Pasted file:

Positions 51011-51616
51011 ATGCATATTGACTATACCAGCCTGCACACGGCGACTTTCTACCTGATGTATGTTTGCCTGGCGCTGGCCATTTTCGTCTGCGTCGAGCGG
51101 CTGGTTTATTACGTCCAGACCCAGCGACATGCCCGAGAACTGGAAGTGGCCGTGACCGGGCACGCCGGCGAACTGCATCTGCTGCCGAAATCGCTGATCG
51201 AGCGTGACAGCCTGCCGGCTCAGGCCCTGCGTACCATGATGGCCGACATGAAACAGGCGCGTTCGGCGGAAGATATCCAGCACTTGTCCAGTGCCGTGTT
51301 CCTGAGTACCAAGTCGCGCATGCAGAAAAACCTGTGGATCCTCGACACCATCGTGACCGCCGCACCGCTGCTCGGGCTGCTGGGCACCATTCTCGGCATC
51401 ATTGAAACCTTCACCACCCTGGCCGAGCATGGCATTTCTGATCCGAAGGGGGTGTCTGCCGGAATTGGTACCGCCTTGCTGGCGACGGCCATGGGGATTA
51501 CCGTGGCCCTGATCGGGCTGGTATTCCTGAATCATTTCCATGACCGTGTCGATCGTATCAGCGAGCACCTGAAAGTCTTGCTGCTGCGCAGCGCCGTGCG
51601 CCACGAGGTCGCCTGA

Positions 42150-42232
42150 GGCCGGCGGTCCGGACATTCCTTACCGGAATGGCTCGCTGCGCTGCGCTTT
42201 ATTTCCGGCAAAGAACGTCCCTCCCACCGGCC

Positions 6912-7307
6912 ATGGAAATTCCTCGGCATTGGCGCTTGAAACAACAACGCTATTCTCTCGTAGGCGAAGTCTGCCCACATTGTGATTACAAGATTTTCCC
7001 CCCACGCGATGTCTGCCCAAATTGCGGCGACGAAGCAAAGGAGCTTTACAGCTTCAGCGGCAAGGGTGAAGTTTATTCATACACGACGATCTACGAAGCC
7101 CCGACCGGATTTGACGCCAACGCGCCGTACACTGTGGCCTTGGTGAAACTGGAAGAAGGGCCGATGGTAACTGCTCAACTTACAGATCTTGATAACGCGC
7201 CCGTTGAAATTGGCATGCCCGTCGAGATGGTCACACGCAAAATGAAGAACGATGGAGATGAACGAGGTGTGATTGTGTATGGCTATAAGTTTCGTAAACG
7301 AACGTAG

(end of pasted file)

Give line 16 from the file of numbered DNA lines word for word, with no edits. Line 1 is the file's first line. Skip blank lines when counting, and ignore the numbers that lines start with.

7201 CCGTTGAAATTGGCATGCCCGTCGAGATGGTCACACGCAAAATGAAGAACGATGGAGATGAACGAGGTGTGATTGTGTATGGCTATAAGTTTCGTAAACG